Online privacy for psychologists

Machin, Tanya and Brownlow, Charlotte (2018) Online privacy for psychologists. In: Australian Psychological Society Congress 2018, 27-30 Sep 2018, Sydney, Australia.

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Abstract

The numbers of people using social media are growing at exponential rates, with social networking sites (SNS) used to build and maintain both professional and personal relationships. Social networking sites can incorporate personal sites such as Facebook or online dating sites and professional sites including LinkedIn or blogs. While there are many benefits to using SNS, there can be unintended outcomes such as threats to a person’s privacy or difficulties in managing public and private connections. Protection of personal details in online spaces is becoming more of an issue with some earlier research indicating that many types of professionals have experienced stalking behaviours from clients and students. Therefore, the aim of this research is to explore the understandings and actions that psychologists have regarding online privacy and their use of SNS. We interviewed 11 psychologists (provisional registered, generally registered, and clinically endorsed psychologists) to understand more about their social media use and their actions surrounding online privacy. Interviews were concluded once data saturation was reached and then analysed using thematic analysis. Thematic analysis identified that while some psychologists take multiple measures to protect their privacy, others are reliant on other people, such as family members, for information and help in maintaining their privacy, with navigation through the online professional and personal spaces experienced as complex and challenging. However, what is clear is that psychologists seek to maintain their personal privacy in certain online spaces (i.e. Facebook), while maintaining openness on professional sites (i.e., LinkedIn). The findings from this research has implications in the training of psychologists while also questioning the ethical responsibilities that psychologists have to their clients in online spaces.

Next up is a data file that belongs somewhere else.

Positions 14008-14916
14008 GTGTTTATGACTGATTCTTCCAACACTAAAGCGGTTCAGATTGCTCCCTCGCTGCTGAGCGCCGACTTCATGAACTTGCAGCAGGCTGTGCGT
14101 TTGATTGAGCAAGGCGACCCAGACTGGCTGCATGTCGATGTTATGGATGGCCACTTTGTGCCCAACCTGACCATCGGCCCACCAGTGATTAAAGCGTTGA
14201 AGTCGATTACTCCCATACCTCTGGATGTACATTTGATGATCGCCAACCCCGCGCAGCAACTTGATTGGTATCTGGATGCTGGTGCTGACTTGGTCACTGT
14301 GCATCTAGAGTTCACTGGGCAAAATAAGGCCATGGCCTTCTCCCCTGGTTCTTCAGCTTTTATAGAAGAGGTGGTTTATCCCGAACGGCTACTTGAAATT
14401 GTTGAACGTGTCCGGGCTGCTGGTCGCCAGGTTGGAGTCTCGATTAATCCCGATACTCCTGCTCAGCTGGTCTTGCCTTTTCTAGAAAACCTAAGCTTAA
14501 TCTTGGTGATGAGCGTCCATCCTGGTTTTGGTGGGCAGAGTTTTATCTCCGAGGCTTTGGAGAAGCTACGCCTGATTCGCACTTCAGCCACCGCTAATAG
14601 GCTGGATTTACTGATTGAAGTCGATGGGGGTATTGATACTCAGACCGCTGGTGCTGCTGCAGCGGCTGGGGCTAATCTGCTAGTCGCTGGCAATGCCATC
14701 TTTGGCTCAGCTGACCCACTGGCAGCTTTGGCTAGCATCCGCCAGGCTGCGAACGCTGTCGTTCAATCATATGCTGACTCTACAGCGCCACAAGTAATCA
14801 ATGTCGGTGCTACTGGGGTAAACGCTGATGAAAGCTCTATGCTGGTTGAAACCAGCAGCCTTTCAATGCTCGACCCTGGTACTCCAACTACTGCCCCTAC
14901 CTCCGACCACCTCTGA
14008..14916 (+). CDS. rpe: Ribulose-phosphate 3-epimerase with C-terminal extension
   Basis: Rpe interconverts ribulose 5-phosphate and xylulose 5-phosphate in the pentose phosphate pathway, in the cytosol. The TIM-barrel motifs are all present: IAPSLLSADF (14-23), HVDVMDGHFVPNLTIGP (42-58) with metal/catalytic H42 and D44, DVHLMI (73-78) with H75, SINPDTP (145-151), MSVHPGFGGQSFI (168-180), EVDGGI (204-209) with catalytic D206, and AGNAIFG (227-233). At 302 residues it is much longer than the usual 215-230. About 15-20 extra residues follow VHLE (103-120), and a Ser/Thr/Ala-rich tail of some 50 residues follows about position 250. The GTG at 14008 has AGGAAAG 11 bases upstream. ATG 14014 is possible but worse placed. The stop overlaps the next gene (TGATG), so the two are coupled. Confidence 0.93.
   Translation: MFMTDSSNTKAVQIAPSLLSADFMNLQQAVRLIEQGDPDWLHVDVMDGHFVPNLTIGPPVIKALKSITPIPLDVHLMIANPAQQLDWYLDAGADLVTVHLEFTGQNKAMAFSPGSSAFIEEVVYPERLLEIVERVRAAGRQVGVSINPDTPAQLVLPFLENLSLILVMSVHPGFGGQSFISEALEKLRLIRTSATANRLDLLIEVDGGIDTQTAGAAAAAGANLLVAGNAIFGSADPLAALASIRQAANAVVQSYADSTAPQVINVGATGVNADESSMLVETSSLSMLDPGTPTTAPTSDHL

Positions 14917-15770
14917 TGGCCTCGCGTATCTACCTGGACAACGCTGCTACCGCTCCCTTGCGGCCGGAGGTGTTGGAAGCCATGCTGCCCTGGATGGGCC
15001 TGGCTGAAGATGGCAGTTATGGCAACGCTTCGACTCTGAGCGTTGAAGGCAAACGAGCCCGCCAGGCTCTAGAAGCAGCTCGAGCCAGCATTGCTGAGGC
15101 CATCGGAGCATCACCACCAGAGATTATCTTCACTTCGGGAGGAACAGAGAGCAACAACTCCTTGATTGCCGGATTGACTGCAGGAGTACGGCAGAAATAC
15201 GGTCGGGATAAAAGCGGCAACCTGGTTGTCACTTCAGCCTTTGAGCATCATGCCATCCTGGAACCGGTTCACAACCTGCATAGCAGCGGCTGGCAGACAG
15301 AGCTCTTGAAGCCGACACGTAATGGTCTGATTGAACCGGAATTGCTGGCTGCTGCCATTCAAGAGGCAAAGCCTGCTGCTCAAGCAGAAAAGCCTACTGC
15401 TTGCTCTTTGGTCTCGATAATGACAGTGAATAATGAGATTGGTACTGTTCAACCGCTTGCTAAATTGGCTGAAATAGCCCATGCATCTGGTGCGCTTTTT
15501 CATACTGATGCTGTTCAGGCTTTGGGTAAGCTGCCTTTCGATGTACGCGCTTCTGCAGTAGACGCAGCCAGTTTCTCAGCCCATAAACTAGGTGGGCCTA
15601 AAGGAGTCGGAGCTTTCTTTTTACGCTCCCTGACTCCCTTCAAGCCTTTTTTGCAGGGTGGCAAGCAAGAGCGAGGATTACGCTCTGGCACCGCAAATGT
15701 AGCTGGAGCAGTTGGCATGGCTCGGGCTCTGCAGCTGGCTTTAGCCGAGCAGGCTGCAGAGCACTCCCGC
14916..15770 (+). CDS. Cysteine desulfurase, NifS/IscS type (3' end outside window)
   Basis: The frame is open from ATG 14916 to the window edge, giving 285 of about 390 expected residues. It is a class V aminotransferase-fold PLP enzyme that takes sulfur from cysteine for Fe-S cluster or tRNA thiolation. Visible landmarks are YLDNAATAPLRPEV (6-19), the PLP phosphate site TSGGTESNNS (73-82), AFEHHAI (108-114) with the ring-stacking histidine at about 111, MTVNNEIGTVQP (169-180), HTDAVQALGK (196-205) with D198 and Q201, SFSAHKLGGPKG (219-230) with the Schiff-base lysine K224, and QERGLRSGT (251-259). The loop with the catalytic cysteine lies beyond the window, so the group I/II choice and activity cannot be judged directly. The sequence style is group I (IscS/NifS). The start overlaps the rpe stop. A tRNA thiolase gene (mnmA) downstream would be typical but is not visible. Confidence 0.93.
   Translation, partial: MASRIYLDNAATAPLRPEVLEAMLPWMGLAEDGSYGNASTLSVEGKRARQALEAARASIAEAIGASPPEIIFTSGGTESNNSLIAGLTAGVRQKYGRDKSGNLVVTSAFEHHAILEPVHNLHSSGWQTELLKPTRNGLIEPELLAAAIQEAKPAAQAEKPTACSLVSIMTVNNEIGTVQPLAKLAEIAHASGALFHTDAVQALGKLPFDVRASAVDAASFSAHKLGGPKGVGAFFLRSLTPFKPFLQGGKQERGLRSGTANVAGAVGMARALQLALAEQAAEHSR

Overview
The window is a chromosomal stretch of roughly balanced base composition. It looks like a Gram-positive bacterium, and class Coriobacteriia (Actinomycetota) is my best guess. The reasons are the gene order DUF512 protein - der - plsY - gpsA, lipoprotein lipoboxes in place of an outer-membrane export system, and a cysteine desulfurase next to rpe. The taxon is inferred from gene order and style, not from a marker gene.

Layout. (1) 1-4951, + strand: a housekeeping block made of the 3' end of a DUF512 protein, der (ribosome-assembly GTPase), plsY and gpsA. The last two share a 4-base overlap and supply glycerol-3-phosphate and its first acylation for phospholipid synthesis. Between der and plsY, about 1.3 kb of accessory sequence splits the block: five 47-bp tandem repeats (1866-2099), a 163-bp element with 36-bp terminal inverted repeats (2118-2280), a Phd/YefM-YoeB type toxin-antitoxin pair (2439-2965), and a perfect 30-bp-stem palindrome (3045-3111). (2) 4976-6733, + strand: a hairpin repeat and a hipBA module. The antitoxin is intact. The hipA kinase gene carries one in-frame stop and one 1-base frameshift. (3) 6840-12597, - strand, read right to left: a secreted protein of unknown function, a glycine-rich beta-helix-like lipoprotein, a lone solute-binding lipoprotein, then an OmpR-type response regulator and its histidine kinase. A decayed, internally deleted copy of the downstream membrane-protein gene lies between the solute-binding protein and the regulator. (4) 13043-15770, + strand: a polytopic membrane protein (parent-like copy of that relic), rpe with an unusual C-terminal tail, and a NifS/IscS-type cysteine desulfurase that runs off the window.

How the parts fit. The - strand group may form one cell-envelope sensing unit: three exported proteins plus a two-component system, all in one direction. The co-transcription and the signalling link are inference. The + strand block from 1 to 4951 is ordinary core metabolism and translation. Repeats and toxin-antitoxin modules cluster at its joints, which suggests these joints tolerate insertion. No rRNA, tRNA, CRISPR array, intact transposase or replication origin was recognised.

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Item Type: Conference or Workshop Item (Commonwealth Reporting Category E) (Speech)
Refereed: Yes
Item Status: Live Archive
Faculty/School / Institute/Centre: Current - Faculty of Health, Engineering and Sciences - School of Psychology and Counselling (1 Jan 2015 -)
Faculty/School / Institute/Centre: Current - Faculty of Health, Engineering and Sciences - School of Psychology and Counselling (1 Jan 2015 -)
Date Deposited: 29 Nov 2019 06:21
Last Modified: 29 Nov 2019 06:42
Uncontrolled Keywords: Psychology; privacy; social media
Fields of Research : 17 Psychology and Cognitive Sciences > 1701 Psychology > 170113 Social and Community Psychology
URI: http://eprints.usq.edu.au/id/eprint/35157

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